# Filter an array in Python3 / Numpy and return indices

Is there any built-in function in Python3/Numpy which filters an array and returns indices of the elements which are left? Something similar to numpy.argsort for sorting. The filter I have is setting both min and max thresholds - all values below/above min/max have to be filtered out.

I've seen Python's function filter, but I don't see a way to extract indices using it.

EDITED: Lots of usefull information in the answers, thank you!

As @SvenMarnach pointed out, mask is enough:

``````mask = (min_value < a) & (a < max_value)
``````

Now I have to apply this mask to other arrays of the same shape as `a`, but not sure what is the best way to do it...

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You can get the indices of the elements in the one-dimensional array `a` that are greater than `min_value` and les than `max_value` with

``````indices = ((min_value < a) & (a < max_value)).nonzero()[0]
``````

Usually you don't need those indices, though, but you can work more efficiently with the mask

``````mask = (min_value < a) & (a < max_value)
``````

This mask is an Boolean array with the same shape as `a`.

Edit: If you have an array `b` of the same shape as `a`, you can extract the elements of `b` corresponding to the `True` entries in `mask` with

``````b[mask]
``````
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Great! Thank you for a quick reply. Indeed, mask is sufficient - but how do I apply this mask to some other array of the same shape as 'a'? –  Katya Mar 27 '12 at 14:59
@Katya what would that mean? If you had a 5x5 array with a particular mask, could you define what that would mean to apply over a 4x3 or 6x6 array? –  Hooked Mar 27 '12 at 15:38
@Katya: What do you mean by "applying this mask"? Extract the corresponding elements? I added a sentence to my answer to that end. –  Sven Marnach Mar 27 '12 at 15:53
@Hooked, By applying a mask I mean exactly "extract the elements of b corresponding to the True entries in mask", and proposed solution b[mask] works. I actually tried that but for some reason used a vector of 0s and 1s (the output of print(mask)), and not the original mask with True and False values - that gives wrong result. Thanks again, problem solved! –  Katya Mar 27 '12 at 16:13

The command `numpy.where` will return the indices of an array after you've applied a mask over them. For example:

``````import numpy as np
A = np.array([1,2,3,6,2])
np.where(A>2)
``````

gives:

``````(array([2, 3]),)
``````

A more complicated example:

``````A = np.arange(27).reshape(3,3,3)
np.where( (A>10) & (A<15) )
``````

gives:

``````(array([1, 1, 1, 1]), array([0, 1, 1, 1]), array([2, 0, 1, 2]))
``````

I'll agree with @SvenMarnach, usually you don't need the indices.

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I had just created my own version of `where` when I saw this. Sigh. –  senderle Mar 27 '12 at 14:50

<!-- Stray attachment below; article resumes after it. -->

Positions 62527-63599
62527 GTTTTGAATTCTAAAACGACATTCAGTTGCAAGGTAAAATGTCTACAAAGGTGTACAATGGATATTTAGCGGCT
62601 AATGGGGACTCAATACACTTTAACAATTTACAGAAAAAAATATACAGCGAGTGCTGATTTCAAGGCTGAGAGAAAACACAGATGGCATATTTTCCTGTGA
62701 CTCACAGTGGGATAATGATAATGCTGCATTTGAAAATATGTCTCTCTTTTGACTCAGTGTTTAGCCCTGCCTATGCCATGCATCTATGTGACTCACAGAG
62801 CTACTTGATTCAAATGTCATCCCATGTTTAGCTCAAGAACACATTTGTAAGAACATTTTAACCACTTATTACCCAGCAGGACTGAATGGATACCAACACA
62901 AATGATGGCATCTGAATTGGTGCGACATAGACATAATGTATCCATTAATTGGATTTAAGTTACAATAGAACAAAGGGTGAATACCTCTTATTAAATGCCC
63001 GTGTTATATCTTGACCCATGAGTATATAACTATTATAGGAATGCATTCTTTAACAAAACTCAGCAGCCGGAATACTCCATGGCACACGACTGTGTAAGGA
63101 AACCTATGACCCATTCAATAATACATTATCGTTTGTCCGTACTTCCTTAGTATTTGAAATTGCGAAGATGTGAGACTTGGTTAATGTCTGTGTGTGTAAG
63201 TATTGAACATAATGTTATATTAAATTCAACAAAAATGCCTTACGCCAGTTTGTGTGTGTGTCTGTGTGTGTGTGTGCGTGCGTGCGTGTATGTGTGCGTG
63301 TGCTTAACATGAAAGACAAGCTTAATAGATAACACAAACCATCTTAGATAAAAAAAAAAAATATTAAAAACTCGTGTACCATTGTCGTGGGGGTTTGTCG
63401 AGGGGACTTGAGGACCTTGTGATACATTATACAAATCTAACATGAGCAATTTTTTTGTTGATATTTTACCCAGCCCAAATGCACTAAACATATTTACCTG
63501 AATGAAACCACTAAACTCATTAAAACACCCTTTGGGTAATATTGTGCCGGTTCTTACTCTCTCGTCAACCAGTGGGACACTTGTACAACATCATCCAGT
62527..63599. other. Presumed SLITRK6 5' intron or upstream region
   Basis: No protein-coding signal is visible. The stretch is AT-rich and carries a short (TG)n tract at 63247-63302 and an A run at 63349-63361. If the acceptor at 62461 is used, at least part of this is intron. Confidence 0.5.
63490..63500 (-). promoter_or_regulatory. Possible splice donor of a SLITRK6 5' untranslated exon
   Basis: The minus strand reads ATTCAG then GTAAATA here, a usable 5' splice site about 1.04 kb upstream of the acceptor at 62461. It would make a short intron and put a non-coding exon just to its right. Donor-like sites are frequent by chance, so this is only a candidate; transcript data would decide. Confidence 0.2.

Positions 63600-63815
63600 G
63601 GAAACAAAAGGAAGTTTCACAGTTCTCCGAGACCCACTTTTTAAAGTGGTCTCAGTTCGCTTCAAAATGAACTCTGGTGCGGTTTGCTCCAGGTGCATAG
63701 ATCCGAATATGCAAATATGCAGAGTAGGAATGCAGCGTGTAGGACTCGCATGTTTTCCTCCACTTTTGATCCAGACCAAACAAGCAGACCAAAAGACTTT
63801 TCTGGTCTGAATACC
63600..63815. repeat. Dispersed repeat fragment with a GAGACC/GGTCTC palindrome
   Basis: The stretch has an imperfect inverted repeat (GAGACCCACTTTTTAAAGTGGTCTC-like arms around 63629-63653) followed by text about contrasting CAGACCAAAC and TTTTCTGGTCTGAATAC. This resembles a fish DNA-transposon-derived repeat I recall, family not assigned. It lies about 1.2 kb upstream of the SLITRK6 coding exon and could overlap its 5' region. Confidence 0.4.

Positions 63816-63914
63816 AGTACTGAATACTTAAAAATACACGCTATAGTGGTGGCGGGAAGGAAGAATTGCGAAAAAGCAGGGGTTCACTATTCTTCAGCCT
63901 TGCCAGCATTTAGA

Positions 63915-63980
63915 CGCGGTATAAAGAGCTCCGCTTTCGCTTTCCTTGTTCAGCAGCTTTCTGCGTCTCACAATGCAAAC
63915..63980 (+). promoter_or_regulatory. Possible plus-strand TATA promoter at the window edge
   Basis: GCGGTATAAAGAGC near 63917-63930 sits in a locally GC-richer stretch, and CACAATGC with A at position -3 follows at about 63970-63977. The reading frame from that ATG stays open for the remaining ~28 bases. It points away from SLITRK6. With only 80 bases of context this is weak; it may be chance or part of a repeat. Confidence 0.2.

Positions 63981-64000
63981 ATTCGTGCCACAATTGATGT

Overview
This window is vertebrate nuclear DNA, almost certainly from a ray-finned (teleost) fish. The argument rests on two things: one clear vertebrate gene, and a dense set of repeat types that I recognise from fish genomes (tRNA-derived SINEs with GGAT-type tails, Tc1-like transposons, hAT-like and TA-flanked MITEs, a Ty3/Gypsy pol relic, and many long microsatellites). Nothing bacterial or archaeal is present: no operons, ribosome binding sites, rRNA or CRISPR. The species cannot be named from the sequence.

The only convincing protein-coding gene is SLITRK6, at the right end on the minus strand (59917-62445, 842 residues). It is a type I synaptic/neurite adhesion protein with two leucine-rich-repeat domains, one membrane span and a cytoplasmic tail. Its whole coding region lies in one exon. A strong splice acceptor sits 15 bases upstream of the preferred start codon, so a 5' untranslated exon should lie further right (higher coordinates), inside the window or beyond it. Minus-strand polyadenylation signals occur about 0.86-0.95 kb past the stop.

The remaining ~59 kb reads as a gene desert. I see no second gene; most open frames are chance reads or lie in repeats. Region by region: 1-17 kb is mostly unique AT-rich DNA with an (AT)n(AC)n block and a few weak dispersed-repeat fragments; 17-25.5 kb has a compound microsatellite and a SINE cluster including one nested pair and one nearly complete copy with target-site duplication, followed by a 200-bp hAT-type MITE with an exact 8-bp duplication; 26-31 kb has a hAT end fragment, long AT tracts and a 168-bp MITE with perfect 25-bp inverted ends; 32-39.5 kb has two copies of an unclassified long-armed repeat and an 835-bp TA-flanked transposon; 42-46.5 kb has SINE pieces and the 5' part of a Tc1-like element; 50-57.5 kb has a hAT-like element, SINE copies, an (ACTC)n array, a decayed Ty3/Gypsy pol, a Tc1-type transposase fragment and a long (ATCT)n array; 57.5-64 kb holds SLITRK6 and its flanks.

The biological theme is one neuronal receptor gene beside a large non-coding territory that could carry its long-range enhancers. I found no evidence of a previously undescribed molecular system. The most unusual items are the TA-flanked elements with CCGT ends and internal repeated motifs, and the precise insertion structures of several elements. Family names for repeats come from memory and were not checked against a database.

@senderle it's probably slower too. Every time I think I know the full power of `numpy/scipy`, this site shows me I'm wrong. –  Hooked Mar 27 '12 at 14:53

Not directly related to your question, but `filter()` is part of a set of three functions, `map()`, `filter()`, and `reduce()`, which allow functional-style list processing in Python.

• `map(mapping_function, input_list)` takes in a function of one argument and a list, applies the function to each element of the list in turn, and returns an output list as the result. It's more or less equivalent to the list comprehension `[mapping_function(item) for item in input_list]`.

• `filter(filter_function, input_list)` returns a list of elements from `input_list` for which the `filter_function` returned `True`. The list comprehension equivalent is `[item for item in items if filter_function(item)]`.

• `reduce(combining_function, input_list)` repeatedly combines adjacent pairs of elements in the input list until only one value is left. For example the sum of a list of numbers could be expressed as `reduce(operator.add, numbers)`.

The functionality of `map()` and `filter()` is provided by list comprehensions in Python (which is why the `map` and `filter` functions aren't used very often.)

`reduce()` is one of those things which doesn't suggest itself as an intuitive answer to... anything. It's almost always clearer to write a loop, which explains why you don't see it often.

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I like Sven's answer a lot, and in fact, `numpy.where` does exactly what you want, as Hooked reminded me. But mostly because I already wrote it out, here's another approach, just to illustrate a few tricks. `my_filter` can be any function returning a boolean array of the same shape as the input:

``````def my_filter(a):
return (10 < a) & (a < 40)

indices = [ind[a_mask] for ind in numpy.indices(a.shape)]
``````

For example:

``````>>> a = numpy.arange(100).reshape((10, 10))
>>> def my_filter(a):
...     return (min_value < a) & (a < max_value)
...